- Published in 1967
- Author: Lennon/McCartney
- Track 7 on “Sgt. Pepper’s Lonely Hearts Club Band“
JOHN 1968: “‘Mr. Kite’ was a straight lift. I had all the words staring me in the face one day when I was looking for a song. It was from this old poster I’d bought at an antique shop. We’d been down to Surrey or somewhere filming a piece. There was a break, and I went into this shop and bought an old poster advertising a variety show which starred Mr. Kite. It said the Henderson’s would also be there, late of Pablo Fanques Fair. There would be hoops and horses and someone going through a hogs head of real fire. Then there was Henry the Horse. The band would start at ten to six. All at Bishopsgate. Look, there’s the bill– with Mr. Kite topping it. I hardly made up a word, just connecting the lists together. Word for word, really.”
JOHN 1972: “The story that Henry the Horse meant ‘heroin’ was rubbish.”
JOHN 1980: “It’s all just from that poster. The song is pure, like a painting. A pure watercolor.”
About “Being for the Benefit of Mr. Kite!”
“Being for the Benefit of Mr. Kite!” is credited to Lennon–McCartney, but Lennon said he had written it entirely himself. Lyrics on this song were mostly taken from a 19th-century circus poster advertising Pablo Fanque’s Circus Royal’s visit to Rochdale. On 31 January 1967, Lennon purchased the poster at a Sevenoaks antiques shop while the Beatles were filming promotional videos for “Strawberry Fields Forever“.
The phrase “Henry the Horse” was slang for heroin, so the BBC banned it from playing from the Sgt. Pepper album. John Lennon denied that the song was about heroin.
According to the song’s lyrics (based on the original poster), the evening’s program was to take place at Bishopsgate in the following order: the band was to begin playing at 5:50 pm on Saturday, while Mr. Kite would fly through the ring. In the meantime, Henderson would perform ten somersaults, then on the trampoline, “over men and horses,” “over hoops and garters,” and finally “through a hogshead of fire.” This act would be followed by the Hendersons dancing and singing. In the end, Henry the Horse would dance the waltz.
Mr. Kite was believed to be William Kite, who worked for Pablo Fanque for a short period between 1843 and 1845. Mr. J. Henderson was likely John Henderson, a wire walker, equestrian, trampoline artist, and clown. According to Lennon’s song, the poster did not mention “Hendersons” plural, but John Henderson did perform with his wife Agnes, the daughter of circus owner Henry Hengler. Over the course of the 1840s and 1850s, the Hendersons performed throughout Europe and Russia.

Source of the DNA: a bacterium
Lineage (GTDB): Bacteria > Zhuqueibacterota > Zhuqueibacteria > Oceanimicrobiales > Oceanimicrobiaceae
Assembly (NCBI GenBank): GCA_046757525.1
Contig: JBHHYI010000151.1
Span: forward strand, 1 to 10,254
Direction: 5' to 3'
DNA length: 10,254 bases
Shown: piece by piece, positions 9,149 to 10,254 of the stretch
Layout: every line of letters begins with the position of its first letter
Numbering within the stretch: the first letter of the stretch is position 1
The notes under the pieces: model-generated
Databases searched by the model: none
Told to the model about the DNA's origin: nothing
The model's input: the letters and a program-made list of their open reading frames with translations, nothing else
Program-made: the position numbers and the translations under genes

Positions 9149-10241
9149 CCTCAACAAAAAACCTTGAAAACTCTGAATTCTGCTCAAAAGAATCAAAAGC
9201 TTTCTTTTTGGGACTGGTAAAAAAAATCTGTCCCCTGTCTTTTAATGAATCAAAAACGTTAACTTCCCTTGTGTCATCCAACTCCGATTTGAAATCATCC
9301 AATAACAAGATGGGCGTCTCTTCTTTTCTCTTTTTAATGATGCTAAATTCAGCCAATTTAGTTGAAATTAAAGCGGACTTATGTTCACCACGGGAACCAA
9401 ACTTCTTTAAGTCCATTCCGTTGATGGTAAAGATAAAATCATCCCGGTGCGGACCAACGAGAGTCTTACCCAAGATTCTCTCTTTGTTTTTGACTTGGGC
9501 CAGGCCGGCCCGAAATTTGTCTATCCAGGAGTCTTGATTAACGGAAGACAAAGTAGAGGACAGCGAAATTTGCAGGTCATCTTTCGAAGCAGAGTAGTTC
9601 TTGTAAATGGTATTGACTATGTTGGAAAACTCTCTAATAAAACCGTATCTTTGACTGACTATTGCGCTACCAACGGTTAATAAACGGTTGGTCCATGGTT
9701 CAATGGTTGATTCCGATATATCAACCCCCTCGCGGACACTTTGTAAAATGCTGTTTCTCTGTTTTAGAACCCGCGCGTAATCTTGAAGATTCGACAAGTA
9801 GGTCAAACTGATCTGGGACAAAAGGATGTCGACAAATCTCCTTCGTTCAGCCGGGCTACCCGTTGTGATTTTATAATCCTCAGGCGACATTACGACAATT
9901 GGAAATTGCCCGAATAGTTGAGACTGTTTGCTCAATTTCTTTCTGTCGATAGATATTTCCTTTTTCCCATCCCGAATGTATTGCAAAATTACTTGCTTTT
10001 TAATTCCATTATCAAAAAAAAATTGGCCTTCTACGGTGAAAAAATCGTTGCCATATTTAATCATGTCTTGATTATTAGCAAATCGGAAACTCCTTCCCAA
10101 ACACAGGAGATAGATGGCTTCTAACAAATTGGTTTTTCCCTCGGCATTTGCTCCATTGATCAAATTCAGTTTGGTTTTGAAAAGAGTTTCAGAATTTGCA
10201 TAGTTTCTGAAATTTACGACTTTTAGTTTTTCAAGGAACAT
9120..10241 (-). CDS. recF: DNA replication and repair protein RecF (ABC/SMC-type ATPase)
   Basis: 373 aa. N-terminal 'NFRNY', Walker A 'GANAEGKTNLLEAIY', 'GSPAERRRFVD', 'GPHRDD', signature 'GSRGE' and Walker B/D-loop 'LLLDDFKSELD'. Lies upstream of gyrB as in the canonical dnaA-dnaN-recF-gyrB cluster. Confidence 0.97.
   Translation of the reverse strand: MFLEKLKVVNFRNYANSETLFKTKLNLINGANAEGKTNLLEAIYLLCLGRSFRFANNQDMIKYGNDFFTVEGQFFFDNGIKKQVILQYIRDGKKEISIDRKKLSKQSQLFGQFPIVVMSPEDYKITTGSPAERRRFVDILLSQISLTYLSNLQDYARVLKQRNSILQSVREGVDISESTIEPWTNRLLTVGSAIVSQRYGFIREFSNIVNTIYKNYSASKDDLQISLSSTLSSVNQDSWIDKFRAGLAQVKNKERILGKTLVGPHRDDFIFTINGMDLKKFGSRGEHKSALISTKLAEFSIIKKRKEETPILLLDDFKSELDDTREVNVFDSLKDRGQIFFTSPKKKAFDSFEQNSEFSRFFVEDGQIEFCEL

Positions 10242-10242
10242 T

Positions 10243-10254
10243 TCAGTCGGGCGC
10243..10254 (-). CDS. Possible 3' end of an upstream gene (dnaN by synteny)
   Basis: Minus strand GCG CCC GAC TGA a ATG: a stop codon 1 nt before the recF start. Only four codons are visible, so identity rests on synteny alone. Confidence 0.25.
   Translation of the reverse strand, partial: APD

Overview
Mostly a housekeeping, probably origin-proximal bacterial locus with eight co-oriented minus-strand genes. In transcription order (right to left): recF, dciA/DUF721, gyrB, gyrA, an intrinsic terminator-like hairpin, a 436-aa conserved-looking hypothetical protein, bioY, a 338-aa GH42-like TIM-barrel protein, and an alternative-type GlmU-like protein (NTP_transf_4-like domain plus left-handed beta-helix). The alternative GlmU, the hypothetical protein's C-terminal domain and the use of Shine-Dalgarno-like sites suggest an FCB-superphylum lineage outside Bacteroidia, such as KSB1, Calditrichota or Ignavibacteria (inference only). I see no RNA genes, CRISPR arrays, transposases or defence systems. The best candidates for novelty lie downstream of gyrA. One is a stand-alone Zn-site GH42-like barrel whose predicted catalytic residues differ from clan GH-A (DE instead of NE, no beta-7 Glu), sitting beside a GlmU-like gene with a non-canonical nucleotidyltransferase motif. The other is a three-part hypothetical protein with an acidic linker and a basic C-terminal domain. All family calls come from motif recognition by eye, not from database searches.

In his 1997 memoir, McCartney claimed to have also co-written “Mr. Kite” when shown a list of songs Lennon claimed to have written (including “Mr. Kite”). His 2013 interview with Rolling Stone magazine recounted how he spent an afternoon with Lennon writing the song based on the poster.
Meaning of “Being for the Benefit of Mr. Kite!”
The lyrics of “Being for the Benefit of Mr. Kite!” are adapted from an old circus poster that John Lennon had acquired. The poster advertised a performance by Pablo Fanque’s Circus Royal, which took place in February 1843 in Rochdale, England. The song is characterized by its surreal and whimsical lyrics, which describe various circus acts and performers. It creates a vivid and imaginative scene of a circus spectacle.
The meaning of the song is largely open to interpretation. It can be seen as a celebration of the joy and wonderment of a circus performance, capturing the spirit of a bygone era. Additionally, it reflects the Beatles’ experimental and playful approach to songwriting during the period when “Sgt. Pepper’s Lonely Hearts Club Band” was created. Overall, “Being for the Benefit of Mr. Kite!” is a piece of musical art that combines historical inspiration with the Beatles’ innovative creativity.
- John Lennon – double-tracked lead vocals, Hammond organ, tape loops, and harmonica
- Paul McCartney – bass guitar, lead guitar
- George Harrison – harmonica, tambourine, harmony vocal, shaker
- Ringo Starr – drums, tambourine
- George Martin – piano, harmonium, Lowrey organ, Wurlitzer organ, Mellotron, Hammond organ, glockenspiel, tape loops
- Mal Evans – bass harmonica
- Neil Aspinall – harmonica
- Geoff Emerick – tape loops
Ho to play “Being for the Benefit of Mr. Kite!” on bass
The bass guitar, played by Paul McCartney, in “Being for the Benefit of Mr. Kite!” follows the chord progression of the song and provides a steady rhythmic foundation, helping to anchor the music. The main focus of this song is on the whimsical and circus-like atmosphere created by the lyrics, instrumentation, and production techniques.
The bassline plays an important role in providing a solid musical foundation for the rest of the instruments and vocals and serves its purpose within the context of the song’s overall sound and arrangement.
The following video features the bassline of “Being for the Benefit of Mr. Kite!” with tabs:
“Being for the Benefit of Mr. Kite!” karaoke
For anyone who wants to try singing “Being for the Benefit of Mr. Kite!”, the following video features the karaoke version of the song: